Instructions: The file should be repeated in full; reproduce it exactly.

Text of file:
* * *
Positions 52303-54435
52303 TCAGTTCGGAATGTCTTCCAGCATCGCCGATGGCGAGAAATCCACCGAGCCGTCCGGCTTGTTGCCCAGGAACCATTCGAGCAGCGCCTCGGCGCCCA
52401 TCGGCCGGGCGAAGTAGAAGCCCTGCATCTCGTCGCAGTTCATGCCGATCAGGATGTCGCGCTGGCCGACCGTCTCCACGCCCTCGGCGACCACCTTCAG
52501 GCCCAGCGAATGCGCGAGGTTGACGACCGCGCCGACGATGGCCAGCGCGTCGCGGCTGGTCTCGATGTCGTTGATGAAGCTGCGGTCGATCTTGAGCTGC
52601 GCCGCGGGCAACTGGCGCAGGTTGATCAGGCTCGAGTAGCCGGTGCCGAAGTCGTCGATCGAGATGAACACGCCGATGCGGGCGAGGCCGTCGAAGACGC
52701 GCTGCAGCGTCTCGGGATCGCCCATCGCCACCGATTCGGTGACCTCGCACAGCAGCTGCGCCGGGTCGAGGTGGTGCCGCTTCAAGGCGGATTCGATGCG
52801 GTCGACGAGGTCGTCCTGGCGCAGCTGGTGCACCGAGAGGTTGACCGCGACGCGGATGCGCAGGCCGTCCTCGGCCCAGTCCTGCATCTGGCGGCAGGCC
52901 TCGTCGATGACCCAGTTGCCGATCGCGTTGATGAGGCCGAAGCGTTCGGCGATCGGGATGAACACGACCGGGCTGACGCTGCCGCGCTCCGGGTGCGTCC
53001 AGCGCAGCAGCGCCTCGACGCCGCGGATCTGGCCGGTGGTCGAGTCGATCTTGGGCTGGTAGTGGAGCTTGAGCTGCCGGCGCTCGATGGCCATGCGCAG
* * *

Positions 52303-54435
52303 TCAGTTCGGAATGTCTTCCAGCATCGCCGATGGCGAGAAATCCACCGAGCCGTCCGGCTTGTTGCCCAGGAACCATTCGAGCAGCGCCTCGGCGCCCA
52401 TCGGCCGGGCGAAGTAGAAGCCCTGCATCTCGTCGCAGTTCATGCCGATCAGGATGTCGCGCTGGCCGACCGTCTCCACGCCCTCGGCGACCACCTTCAG
52501 GCCCAGCGAATGCGCGAGGTTGACGACCGCGCCGACGATGGCCAGCGCGTCGCGGCTGGTCTCGATGTCGTTGATGAAGCTGCGGTCGATCTTGAGCTGC
52601 GCCGCGGGCAACTGGCGCAGGTTGATCAGGCTCGAGTAGCCGGTGCCGAAGTCGTCGATCGAGATGAACACGCCGATGCGGGCGAGGCCGTCGAAGACGC
52701 GCTGCAGCGTCTCGGGATCGCCCATCGCCACCGATTCGGTGACCTCGCACAGCAGCTGCGCCGGGTCGAGGTGGTGCCGCTTCAAGGCGGATTCGATGCG
52801 GTCGACGAGGTCGTCCTGGCGCAGCTGGTGCACCGAGAGGTTGACCGCGACGCGGATGCGCAGGCCGTCCTCGGCCCAGTCCTGCATCTGGCGGCAGGCC
52901 TCGTCGATGACCCAGTTGCCGATCGCGTTGATGAGGCCGAAGCGTTCGGCGATCGGGATGAACACGACCGGGCTGACGCTGCCGCGCTCCGGGTGCGTCC
53001 AGCGCAGCAGCGCCTCGACGCCGCGGATCTGGCCGGTGGTCGAGTCGATCTTGGGCTGGTAGTGGAGCTTGAGCTGCCGGCGCTCGATGGCCATGCGCAG